Why is Data Loss Prevention for Google Chrome important — and how can admins get it right?
In a browser-centric world of perpetual data sharing, user browsers get loaded with sensitive information that hackers would love to get their hands on.
That’s why taking the right precautions to protect sensitive information from accidentally or intentionally slipping outside your organisation via the browser is paramount.
This is especially important when employees deal with protected data (like Personally Identifiable Information (PII), health records, banking details, etc.) that requires extra vigilance.
If Google Chrome is the primary work environment for your organisation’s everyday cloud operations, then this guide is for You.
Google Chrome DLP scenarios
Data loss and leakage can happen in various ways. Some are intentional and some accidental. Let’s take a look at a few common scenarios.
- Accidental data sharing
Human error is one of the most common causes behind data breaches. Accidental exposure could be as simple as an employee entering company credit card details on an unsafe website.
- Malicious insider
Intentional data loss and leakage don’t always come from the outside. Sometimes employees deliberately leak out data too.
That can happen using cut/paste activities of sensitive data into any other web page the user is logged into on their browser.
- Risky Chrome Extensions
Unfortunately, among the thousands of Chrome extensions out there, some are malicious and infect users’ browsers to exfiltrate data.
While these extensions may first appear to be perfectly legitimate, they put your organisation’s information at risk.
- Session hijacking
Hackers exploit browser vulnerabilities to download and execute malicious code. From there they can hijack the session for their own purposes and steal sensitive data.
For example, after a user starts a session and logs into a banking website, an attacker will hijack it.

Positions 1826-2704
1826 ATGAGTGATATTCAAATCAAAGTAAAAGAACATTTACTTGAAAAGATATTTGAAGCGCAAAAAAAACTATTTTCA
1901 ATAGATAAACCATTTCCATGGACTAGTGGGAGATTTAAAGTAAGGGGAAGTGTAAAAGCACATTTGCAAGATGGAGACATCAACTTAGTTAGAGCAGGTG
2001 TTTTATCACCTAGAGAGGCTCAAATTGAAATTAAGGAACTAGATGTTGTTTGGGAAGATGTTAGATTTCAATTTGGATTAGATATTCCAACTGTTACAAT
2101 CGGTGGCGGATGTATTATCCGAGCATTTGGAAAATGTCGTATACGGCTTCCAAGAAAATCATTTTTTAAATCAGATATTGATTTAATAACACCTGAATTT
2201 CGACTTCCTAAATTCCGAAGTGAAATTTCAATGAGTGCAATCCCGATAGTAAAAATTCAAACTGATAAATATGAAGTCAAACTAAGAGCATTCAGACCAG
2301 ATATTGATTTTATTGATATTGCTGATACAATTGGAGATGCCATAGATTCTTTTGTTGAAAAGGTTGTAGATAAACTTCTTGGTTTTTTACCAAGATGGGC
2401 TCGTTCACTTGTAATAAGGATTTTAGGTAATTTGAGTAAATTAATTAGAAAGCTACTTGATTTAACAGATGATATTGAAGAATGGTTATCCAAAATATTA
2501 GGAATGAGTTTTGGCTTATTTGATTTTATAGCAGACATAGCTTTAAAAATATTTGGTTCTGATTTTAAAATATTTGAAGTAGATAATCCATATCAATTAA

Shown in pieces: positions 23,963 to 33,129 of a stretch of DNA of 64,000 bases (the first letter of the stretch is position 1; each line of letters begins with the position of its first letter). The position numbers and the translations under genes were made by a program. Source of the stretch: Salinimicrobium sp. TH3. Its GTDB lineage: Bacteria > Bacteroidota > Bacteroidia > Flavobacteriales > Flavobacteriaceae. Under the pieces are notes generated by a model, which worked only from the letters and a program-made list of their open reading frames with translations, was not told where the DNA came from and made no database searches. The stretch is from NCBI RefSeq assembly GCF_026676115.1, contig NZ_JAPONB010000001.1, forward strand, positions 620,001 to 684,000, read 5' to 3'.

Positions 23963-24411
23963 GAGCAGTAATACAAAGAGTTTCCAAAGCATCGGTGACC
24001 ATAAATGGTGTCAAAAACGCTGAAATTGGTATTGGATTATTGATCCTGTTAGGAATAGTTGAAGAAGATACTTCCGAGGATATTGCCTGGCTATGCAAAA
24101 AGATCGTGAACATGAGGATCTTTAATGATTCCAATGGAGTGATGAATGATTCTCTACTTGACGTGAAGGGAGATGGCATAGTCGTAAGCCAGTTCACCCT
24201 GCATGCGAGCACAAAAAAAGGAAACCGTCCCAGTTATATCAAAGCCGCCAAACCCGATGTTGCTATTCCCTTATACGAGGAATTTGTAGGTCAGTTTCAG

6 Ways to ensure Data Loss Prevention for Google Chrome
1.Use a Real-time Chrome DLP extension
Force installing a Chrome DLP extension on all of your users’ browsers (or ChromeOS devices) is one of the most powerful ways to set up content inspection and DLP policy enforcement.
The extension would essentially look for sensitive data typed in the browser, alert the admin and take prompt action to protect it.
Action can vary from displaying a warning message to alerting users, closing the browsing tab, or even taking a screen capture where the alert is triggered.
2.Run Chrome Extension risk assessments
Manage the Chrome extensions users install based on the access permissions they require. Make sure their risk levels align with your organisation’s data protection policies.
Extension auditing is the best way to start here. From there you can determine how users can use certain extensions, and which extensions simply need to go.
3.Deploy Multi-factor Authentication for Chrome
Multi-factor authentication (MFA) ensures that, even if users’ login credentials are compromised through the browser, hackers still can’t log in.
Zero-trust authentication tools, like ActiveID, are ideal as they make the user identity verification process constant, as users work in the browser, rather than a single event at log in.
SEE: Google’s resource on forcing users to sign in using 2-Step or MFA.
4. Keep Chrome browsers up to date
Make sure users always have the latest Chrome updates installed.
Many browser updates are issued to include security patches which protect users from identity theft, phishing, and browser malware that could give hackers access to their data.
5. Manage users’ Chrome downloads
Stop and report on unsafe downloads by users across your domain.
As an admin, you can use the DownloadRestrictions policy to prevent users from downloading dangerous files, such as malware or infected files.
You can also use a third party tool like GAT Shield to see all files downloaded by your users via their Chrome browsers.
This will also help you spot internal DLP risks associated with users downloading sensitive Drive files, for example.
6. Set up Chrome URL management
Allow or block access to websites to protect users from visiting unsafe websites that may steal their data or credentials.
Use the blocklist and allow list in the admin console for basic URL management, read more here.
You can also use a third party Chrome extension for more granular site access control.
Chrome is the most popular browser in the world today. That makes it a top target for hackers looking to steal sensitive data or achieve financial gain.
As employees spend more time working there, preventing data loss via the browser is more important than ever.
Admins can achieve that by taking the right protective measures to secure data in the Google Chrome browser.
That way your users can work and collaborate more securely on the web everyday.
What to read next? — See Increase Google Chrome Browser Security for your Users in 8 Ways.
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